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Deep Foundations

When deep foundations are employed

• when the soil strata immediately beneath the structure are not
capable of supporting the load with tolerable settlement or
adequate safety against shear failure.

• Deep Foundations mainly 2 types,

Pile foundations
Piers or caissons
• caisson, pier & drilled shaft - all refer to a cast-in-place pile generally
having a diameter of 750 mm or more, with or without steel r/f &
with or without an enlarged bottom.

Caissons or drilled shaft

Pile Foundation
Pile Foundations
• Piles are long, slender structural members used to transmit loads
applied at it top to the ground.
• Classification based on following criteria
1. mode of installation (driven or bored)
2. degree of soil displacement during installation
3. their size (large diameter, small diameter)
4. pile material (concrete, steel, timber and composite)
Timber pile Pre-cast concrete pile

Cast in-situ concrete pile

Steel pile
Length Load Advantages &
Pile Type Characteristics
(m) (kN) Disadvantages
Straight, sound, no •cannot withstand
Timber damages in 10-20 300-500 excessive driving stresses
saturated soil •low ultimate load
•can withstand high
driving stresses
Pipe pile or H-pile, •high load carrying
Steel 15-60 300-1100 capacity
can be spliced
•Expensive, high level of
noise and corrosive
• can experience hard
Cast & cured before
Precast driving
transporting to site, 10-15 300-3000
concrete • corrosion resistant
can be pre-stressed
• difficult to transport
•cheap, easy to extend
Concrete is cast in •difficult to splice after
Cast in-
the hole, can be 5-20 200-500 concreting
situ pile
cased or uncased •casing may damage
during driving
Cast In-Situ Piles
1. Bored and cast in-situ piles
• Bored & cast in-situ piles are formed within a drilled
• During the drilling process, a temporary sections of steel cylindrical
casing are advanced along with drilling process to provide required
• Once the full depth of the borehole is reached, casing is gradually
withdrawn, reinforcement cage is placed & concrete is pumped.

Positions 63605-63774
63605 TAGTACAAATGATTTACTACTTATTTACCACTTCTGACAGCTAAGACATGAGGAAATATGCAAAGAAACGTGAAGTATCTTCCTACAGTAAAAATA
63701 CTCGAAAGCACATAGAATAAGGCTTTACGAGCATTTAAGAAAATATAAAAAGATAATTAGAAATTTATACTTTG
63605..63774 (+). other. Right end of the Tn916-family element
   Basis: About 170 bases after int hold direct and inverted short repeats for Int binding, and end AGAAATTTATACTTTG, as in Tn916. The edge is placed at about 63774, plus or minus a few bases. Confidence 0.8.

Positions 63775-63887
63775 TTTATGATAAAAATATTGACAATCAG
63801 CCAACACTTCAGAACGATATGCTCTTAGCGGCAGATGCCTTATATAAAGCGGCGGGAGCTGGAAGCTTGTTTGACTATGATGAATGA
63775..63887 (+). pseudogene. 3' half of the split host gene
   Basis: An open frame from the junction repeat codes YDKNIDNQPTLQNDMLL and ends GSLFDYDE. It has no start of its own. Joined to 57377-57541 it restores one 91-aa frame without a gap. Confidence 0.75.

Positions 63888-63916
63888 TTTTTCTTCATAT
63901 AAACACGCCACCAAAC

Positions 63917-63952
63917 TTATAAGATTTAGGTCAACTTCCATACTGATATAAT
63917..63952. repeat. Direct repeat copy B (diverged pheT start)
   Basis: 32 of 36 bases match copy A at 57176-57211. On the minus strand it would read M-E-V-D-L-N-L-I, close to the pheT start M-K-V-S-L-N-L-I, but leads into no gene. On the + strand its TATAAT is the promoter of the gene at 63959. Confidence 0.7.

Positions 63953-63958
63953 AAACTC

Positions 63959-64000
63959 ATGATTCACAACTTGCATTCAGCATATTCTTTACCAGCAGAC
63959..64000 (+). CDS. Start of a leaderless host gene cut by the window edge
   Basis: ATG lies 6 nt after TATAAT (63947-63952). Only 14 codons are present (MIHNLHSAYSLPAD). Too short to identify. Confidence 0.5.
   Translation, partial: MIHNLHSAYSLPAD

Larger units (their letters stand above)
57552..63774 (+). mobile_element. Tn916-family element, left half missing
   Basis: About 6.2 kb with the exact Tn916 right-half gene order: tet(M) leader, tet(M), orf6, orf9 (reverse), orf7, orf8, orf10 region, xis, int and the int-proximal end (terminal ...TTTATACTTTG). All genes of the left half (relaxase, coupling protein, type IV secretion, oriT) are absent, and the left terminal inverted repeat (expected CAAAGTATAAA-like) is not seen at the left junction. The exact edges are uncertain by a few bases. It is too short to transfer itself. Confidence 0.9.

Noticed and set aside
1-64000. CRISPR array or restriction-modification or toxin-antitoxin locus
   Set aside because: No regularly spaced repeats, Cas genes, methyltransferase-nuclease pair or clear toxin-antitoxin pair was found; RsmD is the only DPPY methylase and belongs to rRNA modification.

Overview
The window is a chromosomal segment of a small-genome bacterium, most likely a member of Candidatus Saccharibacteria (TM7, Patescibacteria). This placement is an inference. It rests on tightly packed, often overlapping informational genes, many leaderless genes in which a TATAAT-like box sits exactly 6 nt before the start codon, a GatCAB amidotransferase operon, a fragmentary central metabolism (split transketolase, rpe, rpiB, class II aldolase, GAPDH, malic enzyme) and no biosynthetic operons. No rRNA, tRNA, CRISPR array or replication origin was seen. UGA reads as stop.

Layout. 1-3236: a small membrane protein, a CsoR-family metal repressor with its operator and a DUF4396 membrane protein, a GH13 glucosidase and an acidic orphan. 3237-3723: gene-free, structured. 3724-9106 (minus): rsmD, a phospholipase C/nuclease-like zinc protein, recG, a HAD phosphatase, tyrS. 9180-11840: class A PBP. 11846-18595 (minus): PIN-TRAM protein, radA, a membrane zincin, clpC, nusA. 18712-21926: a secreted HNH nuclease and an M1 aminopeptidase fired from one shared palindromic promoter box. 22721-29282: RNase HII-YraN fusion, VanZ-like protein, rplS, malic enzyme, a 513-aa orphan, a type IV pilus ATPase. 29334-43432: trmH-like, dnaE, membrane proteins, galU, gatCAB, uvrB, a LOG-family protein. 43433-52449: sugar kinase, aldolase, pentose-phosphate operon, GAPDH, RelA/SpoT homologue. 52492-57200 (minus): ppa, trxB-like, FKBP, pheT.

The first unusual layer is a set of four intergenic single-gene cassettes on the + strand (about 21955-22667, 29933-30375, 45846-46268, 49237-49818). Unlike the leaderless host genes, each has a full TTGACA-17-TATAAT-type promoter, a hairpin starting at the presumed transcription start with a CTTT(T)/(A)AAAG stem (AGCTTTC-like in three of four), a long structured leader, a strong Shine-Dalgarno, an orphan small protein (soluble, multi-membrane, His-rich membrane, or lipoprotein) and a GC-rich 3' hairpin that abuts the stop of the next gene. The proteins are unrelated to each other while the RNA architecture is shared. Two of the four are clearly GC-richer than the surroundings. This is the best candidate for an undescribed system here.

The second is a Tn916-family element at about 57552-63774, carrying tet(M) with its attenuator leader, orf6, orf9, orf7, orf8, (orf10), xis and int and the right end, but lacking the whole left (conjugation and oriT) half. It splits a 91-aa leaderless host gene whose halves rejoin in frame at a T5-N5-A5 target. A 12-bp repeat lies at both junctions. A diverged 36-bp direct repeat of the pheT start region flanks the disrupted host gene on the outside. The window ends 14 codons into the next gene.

• For very deep boreholes - installation of many sections of temporary

casing can be an expensive and slow process.

• Hence, bentonite slurry is used to support the walls.

• If soil is free standing over the depth drilled, hole is drilled dry.

• If not, bentonite slurry is placed to prevent caving of the hole

• Level of slurry in the drilling hole must always be higher than GWT
level - to ensure a positive flow from drill hole to soil through
borehole wall.

• When slurry stands in open hole, slurry starts flowing horizontally into
soil, during this process, bentonite particles accumulate on the wall
and form a thin cake that seals the hole from incoming or outgoing
Driven Cast in-Situ Piles
• These are also kind of driven piles.
• Steel casing is driven into ground with a shoe at the bottom.
• These piles are formed in a relatively similar manner to
the bored piles, except that casing is driven to full depth
by a pile driver, rather than advanced in short sections as
hole is formed.
• Once the casing is driven to depth, the reinforcement cage is
• placed and the concrete poured to form the pile.
• Casing is gradually lifted as the concrete is poured.
Precast Concrete Piles
Pre tensioned concrete pile
Post Tensioned Concrete Piles
• Most important classification is based on the behaviour of pile once
1. End Bearing
2. Friction
3. End bearing + Friction
End Bearing Piles

• When the upper soil layer is weak & is highly compressible to

transmit the load from superstructure, piles are used to transmit
the load to underlying bedrock by point bearing.
Friction Piles

• When bedrock is not found at a reasonable depth, piles resist the

load applied from structure by frictional resistance developed at
pile-soil interface (Friction piles).
Friction piles Bearing piles
Uplift Piles
• Used in foundations of tall chimneys , tall buildings, transmission
• Uplift is developed due to hydrostatic pressure or overturning
Laterally Loaded Pils
• Due to wind , seismic events.
Thank You !